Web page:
After  The Little Russian quickly cuts forward to genteel Moscow in 1903, the novel slows its pace. We are introduced to our protagonist, Berta Lorkis, as she travels by train from the refined life she has temporarily adopted in Great Russia back to her origins in Ukraine. Despite her convictions about having permanently outgrown the shtetl outside Kiev, her lack of affiliation with her Yiddish-speaking, grocery-store-owning parents and sister, she learns with horror that her "service" as companion to a distant relative has officially concluded. She is no longer "The Lady from Moscow."

It was lonely in Mosny. There was nobody to talk to. They were all so irritating in their fanatic adherence to Jewish law and custom, so stubborn and unchanging, without the least appreciation or understanding of culture. No one spoke Russian. They only read Yiddish newspapers and penny dreadfuls. They all dressed badly and bathed infrequently-this being particularly noticeable on hot summer days. No one had ever heard of Balzac, Stendhal, or Goethe or read poetry or listened to a symphony or even heard a piano sonata.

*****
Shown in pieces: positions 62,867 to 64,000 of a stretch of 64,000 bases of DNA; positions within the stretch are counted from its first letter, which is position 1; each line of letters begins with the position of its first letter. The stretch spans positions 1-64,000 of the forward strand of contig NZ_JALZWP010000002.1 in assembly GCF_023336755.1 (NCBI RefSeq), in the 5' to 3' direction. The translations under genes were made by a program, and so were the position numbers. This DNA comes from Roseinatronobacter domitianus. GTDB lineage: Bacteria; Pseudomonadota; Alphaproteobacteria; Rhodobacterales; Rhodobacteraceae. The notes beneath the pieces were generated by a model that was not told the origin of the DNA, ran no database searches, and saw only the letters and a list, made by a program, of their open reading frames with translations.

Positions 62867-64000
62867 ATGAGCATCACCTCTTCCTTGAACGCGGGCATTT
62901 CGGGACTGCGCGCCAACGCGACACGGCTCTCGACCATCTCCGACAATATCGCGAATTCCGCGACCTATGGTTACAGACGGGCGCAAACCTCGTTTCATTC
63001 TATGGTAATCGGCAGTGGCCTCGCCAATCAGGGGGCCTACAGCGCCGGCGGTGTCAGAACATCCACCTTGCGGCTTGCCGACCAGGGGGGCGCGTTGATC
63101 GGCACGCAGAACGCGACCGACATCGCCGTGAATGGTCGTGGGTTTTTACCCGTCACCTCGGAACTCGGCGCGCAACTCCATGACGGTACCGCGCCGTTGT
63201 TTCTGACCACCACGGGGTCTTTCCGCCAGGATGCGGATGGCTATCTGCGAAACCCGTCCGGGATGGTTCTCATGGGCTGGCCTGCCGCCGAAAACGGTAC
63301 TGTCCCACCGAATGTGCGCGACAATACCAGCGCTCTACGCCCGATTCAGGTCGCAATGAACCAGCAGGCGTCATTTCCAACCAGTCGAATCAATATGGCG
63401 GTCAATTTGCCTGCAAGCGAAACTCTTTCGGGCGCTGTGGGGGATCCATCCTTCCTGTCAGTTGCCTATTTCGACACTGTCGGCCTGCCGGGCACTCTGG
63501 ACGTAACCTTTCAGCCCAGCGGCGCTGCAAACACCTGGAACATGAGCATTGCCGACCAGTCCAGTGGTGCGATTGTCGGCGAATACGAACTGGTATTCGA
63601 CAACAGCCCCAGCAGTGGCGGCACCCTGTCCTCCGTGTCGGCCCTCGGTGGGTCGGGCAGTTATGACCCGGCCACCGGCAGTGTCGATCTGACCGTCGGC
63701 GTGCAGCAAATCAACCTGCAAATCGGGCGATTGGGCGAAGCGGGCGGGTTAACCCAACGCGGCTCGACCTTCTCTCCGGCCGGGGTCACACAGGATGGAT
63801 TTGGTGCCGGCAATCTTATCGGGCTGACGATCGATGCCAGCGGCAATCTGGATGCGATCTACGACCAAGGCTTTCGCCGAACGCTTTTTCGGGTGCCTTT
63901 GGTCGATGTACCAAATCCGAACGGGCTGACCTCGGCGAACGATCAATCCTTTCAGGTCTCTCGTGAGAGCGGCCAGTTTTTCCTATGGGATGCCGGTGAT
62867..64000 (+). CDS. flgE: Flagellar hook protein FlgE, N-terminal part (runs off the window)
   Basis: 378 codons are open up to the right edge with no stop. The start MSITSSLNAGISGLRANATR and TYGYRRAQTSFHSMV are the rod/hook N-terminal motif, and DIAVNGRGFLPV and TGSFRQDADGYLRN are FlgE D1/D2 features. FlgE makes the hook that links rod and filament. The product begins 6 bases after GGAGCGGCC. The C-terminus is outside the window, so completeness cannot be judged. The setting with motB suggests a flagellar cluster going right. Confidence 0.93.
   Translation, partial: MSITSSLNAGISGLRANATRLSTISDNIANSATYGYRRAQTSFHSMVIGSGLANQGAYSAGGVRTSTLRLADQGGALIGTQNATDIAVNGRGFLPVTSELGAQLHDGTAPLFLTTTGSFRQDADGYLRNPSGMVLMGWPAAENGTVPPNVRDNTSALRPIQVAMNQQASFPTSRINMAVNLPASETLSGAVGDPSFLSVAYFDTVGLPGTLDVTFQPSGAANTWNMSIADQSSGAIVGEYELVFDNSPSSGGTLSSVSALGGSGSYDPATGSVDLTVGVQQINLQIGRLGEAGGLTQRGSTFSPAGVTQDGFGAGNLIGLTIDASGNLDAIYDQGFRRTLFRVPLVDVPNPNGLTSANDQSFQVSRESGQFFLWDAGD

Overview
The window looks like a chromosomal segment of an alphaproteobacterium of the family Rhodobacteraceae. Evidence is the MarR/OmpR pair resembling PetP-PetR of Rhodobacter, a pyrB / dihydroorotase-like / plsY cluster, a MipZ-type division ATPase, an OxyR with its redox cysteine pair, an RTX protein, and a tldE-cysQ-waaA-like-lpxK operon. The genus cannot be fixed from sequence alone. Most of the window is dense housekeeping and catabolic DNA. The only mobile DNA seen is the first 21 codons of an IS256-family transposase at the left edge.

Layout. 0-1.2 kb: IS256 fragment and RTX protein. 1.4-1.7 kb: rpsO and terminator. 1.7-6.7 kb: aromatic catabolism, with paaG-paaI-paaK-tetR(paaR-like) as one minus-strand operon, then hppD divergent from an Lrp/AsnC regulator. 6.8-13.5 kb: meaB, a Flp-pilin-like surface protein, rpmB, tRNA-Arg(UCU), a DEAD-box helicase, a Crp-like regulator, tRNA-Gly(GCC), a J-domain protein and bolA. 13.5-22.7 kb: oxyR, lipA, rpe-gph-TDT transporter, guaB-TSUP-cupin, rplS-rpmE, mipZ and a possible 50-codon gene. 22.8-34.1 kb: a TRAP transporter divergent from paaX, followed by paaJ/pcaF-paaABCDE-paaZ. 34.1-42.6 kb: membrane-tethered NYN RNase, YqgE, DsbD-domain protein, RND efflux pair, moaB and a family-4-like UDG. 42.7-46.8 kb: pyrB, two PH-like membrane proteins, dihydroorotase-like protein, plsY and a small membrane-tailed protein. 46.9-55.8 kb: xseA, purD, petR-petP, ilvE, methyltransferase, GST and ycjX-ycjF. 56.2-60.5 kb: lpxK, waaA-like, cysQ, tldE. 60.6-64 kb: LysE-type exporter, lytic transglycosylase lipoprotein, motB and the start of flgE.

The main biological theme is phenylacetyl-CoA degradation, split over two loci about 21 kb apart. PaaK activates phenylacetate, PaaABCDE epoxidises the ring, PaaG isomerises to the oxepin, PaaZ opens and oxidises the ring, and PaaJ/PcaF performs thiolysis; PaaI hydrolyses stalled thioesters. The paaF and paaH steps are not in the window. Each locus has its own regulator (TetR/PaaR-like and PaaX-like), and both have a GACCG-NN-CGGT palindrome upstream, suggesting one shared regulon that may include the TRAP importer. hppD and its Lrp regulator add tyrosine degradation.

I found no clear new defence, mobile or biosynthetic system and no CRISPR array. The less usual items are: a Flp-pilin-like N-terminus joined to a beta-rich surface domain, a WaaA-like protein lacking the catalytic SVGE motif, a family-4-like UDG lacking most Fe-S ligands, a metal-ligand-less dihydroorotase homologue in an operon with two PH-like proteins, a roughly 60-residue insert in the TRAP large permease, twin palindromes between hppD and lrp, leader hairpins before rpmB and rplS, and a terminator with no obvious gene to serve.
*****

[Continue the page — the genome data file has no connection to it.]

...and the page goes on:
Shocking in her Muscovite silk dresses, daring to read books in public on Saturday afternoons, Berta does what she can to retain her refashioned identity in the midst of everything she had intended to leave behind. When she meets and marries Hershel Alshonsky - who not only speaks French and smokes expensive cigarettes but also reads Yeats - she is indirectly introduced to another form of "modern life." Although Hershel is deeply involved with the Bund, the General Jewish Workers' League, and its illegal mission to arm Jews for self-defense, Berta primarily focuses her attention on her husband's successful role as a merchant in the wheat capital of Cherkast. Our view of Hershel's activities comes by way of some minor characters who provide the political framework for the era: